Part of the thrill of driving a supercar is getting behind the wheel of one of the most powerful vehicles on the planet. But it’s important to know your limits: The last thing you want to do is put yourself and others at risk.
The driver of a $330,000 Ferrari 488 Pista in the Netherlands seems to have learned this lesson earlier this week. In a video posted to YouTube on Thursday, the daring driver can be seen flaunting a day-old supercar for the cameraman moments before losing control and crashing into a ditch. (Thankfully, nothing but pride was hurt in the collision.)
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The short clip, which was shared by @mrexumas, shows the 488 Pista speeding along a freeway. Halfway through, the driver apparently decides to start showing off for the cameraman in the trailing car. The 710-horsepower speed machine can be heard downshifting as it prepares for a rolling launch. Rather than rocket forward, though, it immediately starts to slide to the left before overcorrecting and crashing into a chain-link fence lining the roadside ditch. In terms of driving fails, it’s about as embarrassing as they come.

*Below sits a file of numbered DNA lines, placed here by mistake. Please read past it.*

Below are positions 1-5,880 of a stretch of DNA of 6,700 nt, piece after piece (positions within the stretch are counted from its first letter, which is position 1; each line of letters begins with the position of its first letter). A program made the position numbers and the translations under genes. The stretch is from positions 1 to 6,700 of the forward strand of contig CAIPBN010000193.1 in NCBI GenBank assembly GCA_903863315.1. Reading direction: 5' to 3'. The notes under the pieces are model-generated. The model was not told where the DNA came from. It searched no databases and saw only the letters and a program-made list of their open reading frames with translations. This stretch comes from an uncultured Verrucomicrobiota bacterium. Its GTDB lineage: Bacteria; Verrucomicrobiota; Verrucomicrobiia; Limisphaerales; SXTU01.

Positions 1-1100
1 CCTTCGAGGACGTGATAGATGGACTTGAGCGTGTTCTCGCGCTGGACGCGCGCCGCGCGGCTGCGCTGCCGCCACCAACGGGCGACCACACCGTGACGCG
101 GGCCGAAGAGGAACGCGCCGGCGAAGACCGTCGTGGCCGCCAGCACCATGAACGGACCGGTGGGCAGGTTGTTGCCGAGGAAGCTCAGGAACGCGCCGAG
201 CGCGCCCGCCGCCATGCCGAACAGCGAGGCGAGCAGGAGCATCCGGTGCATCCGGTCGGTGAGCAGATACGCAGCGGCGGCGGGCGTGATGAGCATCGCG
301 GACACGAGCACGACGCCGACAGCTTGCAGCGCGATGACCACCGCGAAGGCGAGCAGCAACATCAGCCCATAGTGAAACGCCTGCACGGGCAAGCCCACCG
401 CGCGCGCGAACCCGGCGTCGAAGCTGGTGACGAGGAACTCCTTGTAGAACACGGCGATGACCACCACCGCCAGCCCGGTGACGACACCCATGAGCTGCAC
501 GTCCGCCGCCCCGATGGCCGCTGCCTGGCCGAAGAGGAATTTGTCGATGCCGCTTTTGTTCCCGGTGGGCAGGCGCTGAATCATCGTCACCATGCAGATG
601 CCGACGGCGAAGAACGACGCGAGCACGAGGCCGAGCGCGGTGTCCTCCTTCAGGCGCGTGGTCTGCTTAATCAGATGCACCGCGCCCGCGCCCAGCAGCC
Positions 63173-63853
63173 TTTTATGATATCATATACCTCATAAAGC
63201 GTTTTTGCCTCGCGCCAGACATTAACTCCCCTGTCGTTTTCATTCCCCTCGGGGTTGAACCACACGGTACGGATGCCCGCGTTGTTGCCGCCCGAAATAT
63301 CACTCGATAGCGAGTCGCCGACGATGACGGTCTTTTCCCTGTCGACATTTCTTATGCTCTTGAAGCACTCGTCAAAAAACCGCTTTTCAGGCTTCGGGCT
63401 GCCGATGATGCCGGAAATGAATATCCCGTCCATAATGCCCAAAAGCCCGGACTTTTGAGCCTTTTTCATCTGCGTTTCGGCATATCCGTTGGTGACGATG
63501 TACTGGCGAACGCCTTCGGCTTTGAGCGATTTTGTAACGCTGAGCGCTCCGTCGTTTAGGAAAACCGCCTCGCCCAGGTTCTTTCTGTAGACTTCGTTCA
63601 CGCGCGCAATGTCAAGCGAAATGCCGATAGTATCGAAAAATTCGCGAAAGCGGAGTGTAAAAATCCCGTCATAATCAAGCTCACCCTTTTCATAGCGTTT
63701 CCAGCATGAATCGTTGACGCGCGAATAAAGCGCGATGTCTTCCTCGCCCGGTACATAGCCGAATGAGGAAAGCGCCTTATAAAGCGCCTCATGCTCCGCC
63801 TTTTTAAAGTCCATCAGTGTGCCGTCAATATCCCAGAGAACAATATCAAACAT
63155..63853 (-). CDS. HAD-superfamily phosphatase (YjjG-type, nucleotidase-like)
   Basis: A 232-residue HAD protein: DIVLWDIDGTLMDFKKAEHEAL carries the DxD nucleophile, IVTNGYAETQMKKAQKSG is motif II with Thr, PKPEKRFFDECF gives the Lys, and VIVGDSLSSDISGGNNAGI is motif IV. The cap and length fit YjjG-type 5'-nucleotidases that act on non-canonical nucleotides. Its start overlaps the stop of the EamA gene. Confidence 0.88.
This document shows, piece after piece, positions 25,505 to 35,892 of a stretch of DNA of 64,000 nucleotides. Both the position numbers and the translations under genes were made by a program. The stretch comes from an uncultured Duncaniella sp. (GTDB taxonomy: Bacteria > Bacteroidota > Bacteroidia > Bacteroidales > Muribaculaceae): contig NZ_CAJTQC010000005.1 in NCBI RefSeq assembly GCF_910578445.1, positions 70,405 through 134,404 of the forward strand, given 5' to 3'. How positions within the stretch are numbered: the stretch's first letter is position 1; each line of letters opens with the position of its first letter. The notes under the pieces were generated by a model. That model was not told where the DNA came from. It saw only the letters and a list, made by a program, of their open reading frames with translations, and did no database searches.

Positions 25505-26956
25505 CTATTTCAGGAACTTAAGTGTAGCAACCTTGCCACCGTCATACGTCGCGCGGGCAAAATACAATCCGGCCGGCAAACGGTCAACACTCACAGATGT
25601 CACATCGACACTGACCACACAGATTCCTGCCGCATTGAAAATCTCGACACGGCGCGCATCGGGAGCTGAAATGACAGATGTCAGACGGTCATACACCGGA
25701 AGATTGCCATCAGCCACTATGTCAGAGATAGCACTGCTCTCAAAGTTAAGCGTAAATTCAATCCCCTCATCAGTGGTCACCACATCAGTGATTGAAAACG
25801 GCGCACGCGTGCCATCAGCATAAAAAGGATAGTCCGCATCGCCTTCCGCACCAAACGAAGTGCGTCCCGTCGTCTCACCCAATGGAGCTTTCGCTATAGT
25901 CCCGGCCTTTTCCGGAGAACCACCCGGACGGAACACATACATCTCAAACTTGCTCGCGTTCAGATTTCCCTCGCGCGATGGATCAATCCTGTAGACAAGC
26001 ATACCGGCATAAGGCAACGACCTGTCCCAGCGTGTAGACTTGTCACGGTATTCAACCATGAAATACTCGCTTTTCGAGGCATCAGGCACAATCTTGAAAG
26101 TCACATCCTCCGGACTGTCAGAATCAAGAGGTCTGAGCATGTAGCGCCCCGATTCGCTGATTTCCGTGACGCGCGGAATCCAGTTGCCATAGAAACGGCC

So, what caused the crash? While we don’t know for certain, the general consensus in enthusiast circles is that the driver didn’t know their limits. As The Drive points out, the way the car violently swerves moments before shooting off the roadway suggests that the driver turned off the car’s traction control. While supercars were once notoriously hard to handle, high-tech driver’s assistance features have made them significantly easier to pilot. Some owners like to turn these aids off—something which can be done with a simple turn of a dial in the 488 Pista—to prove their driving acumen, though. As this video shows, just because you can do that doesn’t make it a good idea.
The driver of the 488 Pista can at least take solace in the fact that they’re not the only one to bang up their supercar within a day of buying it. Last June, a British man wrecked his brand-new Lamborghini Huracán 20 minutes after driving it off the lot because of a “mechanical failure,” and the year before that Tracy Morgan’s pre-owned 2012 Bugatti Veyron 16.4 Grand Sport was side-swiped by another motorist moments after he left the dealership. In both cases, though, the driver wasn’t to blame.
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